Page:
How Ireland’s SMEs can be the Front Line of our National Cyber Resilience
The Covid-19 pandemic spurred the rapid acceleration of digital transformation to maintain business continuity and service delivery. While this provided numerous advantages and efficiencies, it has also presented new security challenges, risks and vulnerabilities.
The demand for cyber security and cyber resilience has never been greater. However, considering the current economic downturn, companies are searching for ways to do more with less, which will inevitably impact IT and cyber security budgets, particularly for SMEs.
Cyber attacks take many forms, but most are straightforward and executed by individuals with limited skills. These attacks are the digital equivalent of a thief trying your front door to see if it’s unlocked. Unfortunately, Irish SMEs have low levels of cyber preparedness, making them susceptible to rising cyber threats. This increases the risk of supply chain attacks for large enterprises and governments that rely on SME suppliers.
Some companies view cyber insurance as the answer, but it doesn’t prevent the immediate damage caused by a data breach or cyber attack. Organisations must still address the incident response, fulfil its breach notification requirements, and can be found liable for the incident under GDPR. Cyber Insurance should serve as a safety net if all other measures fail rather than being the primary line of defence.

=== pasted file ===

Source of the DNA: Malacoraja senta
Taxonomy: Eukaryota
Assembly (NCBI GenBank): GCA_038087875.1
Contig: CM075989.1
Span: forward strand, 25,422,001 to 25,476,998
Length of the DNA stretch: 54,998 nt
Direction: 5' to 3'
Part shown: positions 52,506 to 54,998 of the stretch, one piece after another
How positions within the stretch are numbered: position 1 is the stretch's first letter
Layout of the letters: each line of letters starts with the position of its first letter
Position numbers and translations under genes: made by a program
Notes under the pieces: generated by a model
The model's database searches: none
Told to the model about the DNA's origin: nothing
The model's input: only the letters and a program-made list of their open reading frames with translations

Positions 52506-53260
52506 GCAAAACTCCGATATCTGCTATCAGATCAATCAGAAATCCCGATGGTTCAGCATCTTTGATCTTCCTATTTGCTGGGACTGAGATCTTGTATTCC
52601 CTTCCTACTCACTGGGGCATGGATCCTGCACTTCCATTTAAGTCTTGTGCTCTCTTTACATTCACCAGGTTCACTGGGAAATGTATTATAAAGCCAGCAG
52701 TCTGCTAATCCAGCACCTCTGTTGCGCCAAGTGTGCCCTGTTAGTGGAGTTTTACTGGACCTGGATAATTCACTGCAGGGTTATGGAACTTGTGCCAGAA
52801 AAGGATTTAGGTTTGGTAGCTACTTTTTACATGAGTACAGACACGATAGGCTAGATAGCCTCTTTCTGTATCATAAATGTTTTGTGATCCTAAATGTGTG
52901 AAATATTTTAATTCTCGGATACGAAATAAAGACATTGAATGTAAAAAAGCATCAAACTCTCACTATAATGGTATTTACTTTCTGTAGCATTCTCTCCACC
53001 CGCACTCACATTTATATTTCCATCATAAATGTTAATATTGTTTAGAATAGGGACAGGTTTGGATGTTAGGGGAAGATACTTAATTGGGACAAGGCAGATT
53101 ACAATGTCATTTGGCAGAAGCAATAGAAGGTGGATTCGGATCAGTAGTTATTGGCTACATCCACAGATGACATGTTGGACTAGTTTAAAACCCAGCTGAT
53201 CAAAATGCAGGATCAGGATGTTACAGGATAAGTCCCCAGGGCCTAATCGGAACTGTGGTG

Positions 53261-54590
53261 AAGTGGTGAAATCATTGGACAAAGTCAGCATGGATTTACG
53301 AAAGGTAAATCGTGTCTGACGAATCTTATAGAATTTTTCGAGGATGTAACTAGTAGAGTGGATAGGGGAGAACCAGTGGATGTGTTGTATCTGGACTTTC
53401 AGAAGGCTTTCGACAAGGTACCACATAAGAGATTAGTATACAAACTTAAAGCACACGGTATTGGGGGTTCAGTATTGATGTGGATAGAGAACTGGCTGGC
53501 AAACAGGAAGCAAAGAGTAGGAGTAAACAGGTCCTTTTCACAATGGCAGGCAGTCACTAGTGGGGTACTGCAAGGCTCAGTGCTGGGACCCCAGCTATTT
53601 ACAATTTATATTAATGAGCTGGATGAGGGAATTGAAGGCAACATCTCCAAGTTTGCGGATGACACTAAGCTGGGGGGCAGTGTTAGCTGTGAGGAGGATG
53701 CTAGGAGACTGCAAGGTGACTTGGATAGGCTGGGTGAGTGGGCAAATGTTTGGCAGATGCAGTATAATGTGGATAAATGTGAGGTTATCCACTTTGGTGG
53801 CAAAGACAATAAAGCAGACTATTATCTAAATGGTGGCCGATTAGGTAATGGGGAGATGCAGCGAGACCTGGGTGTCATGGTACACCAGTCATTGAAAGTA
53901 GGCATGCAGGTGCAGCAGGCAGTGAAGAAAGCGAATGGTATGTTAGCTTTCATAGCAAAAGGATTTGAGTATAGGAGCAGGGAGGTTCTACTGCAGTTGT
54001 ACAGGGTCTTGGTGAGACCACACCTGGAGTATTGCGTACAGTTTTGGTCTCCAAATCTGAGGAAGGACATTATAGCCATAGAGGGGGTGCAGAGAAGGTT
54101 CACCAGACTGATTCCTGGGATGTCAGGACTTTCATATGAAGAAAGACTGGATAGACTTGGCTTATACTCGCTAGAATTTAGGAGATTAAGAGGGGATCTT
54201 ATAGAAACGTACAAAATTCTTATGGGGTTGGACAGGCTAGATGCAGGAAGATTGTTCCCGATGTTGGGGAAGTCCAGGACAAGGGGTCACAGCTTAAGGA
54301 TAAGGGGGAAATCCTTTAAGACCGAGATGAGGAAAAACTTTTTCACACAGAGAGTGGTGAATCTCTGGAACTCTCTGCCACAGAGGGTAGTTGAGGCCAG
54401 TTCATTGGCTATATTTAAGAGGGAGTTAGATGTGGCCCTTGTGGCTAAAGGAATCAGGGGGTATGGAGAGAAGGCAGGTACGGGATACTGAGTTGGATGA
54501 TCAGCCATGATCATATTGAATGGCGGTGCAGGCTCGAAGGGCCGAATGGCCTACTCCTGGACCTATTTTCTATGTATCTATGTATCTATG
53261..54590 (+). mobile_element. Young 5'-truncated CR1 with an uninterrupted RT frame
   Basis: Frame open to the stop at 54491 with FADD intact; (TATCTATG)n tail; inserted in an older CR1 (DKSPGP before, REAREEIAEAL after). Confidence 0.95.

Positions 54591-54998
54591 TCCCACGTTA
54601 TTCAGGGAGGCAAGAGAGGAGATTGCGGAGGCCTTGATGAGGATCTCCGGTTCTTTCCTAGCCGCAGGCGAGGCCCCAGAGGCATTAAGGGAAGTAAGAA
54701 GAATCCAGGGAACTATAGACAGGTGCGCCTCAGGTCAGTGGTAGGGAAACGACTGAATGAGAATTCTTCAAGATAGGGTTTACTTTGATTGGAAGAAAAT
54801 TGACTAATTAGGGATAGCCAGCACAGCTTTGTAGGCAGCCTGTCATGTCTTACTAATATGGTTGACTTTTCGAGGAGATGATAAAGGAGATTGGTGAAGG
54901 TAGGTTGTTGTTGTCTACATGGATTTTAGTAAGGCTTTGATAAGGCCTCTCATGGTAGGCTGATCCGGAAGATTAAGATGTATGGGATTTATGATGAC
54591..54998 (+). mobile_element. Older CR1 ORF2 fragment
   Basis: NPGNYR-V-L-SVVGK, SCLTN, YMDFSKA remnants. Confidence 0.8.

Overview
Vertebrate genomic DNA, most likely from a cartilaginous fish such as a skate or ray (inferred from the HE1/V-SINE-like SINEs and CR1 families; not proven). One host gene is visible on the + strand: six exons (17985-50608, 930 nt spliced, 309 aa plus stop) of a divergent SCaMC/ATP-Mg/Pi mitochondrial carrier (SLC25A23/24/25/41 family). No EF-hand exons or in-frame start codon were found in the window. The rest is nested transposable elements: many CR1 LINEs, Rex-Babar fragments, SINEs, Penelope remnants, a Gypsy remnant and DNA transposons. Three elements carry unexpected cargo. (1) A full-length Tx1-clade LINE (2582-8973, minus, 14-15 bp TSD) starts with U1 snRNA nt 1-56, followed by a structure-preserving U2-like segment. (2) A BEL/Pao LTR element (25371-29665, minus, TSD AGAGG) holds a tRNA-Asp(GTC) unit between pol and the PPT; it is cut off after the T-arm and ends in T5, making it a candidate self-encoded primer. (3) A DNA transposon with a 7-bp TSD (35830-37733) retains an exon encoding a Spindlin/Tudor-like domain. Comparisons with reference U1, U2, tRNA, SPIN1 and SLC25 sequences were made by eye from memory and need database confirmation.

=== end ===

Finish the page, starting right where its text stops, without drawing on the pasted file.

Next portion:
The challenge for SMEs can be knowing where to start with establishing the basic steps for their cyber security posture. Getting ISO 27001 certified is not an option or necessary, for all SME’s. In Ireland, we have yet to introduce a cyber security framework or standard for SMEs, like the UK programme Cyber Essentials.
A cyber security baseline framework for Irish SMEs is required to protect organisations from the most common cyber-attacks and increase cyber security preparedness, ensuring SMEs can be the front line of defence against cyber criminals.
In order to initiate this framework, a Cyber Ireland sub-group partnered with the Small Firms Association (SFA) to enlist SMEs for piloting the framework and self-assessment. The pilot program, which began in January 2023, involved ten SMEs from diverse sectors such as recruitment, e-mobility solutions, retail, and IT services, who were guided through Cyber Ireland’s 4 Pillars (CI4) over the course of a month.
- Secure Configuration – Configuring the environment to a secure standard, including software, hardware, network devices and standard builds
- Managed Access Control – Ensuring that access to the secured environment is authorised, verified , accounted, and in line with the principle of least privilege
- Security Maintenance – Ensuring that systems are patched, anti-malware is functioning, logging is enabled, backups are in place, hardware is maintained and data is securely disposed of when no longer required
- Continuous Improvement – User awareness training is ongoing – audit schedule in place and functioning – vulnerability scanning – information security risk register
Companies Who Participated in the Pilot
By canvassing the insurance market, Cyber Ireland identified a robust insurance provider that offers a comprehensive policy wording at a reduced rate for those who completed the CI4 framework. The insurance policy provides limits of indemnity starting at €250,000 with low policy excesses and no restrictive policy clauses, which served as a significant incentive for SMEs to complete the framework.
The feedback provided by the pilot on delivery methods and SME feasibility is invaluable. For the programme to make a significant impact, it must now be implemented nationwide across all sectors of the economy with government support. This will provide SMEs with a framework to establish their cyber security posture, thereby enhancing Ireland’s national cyber resilience.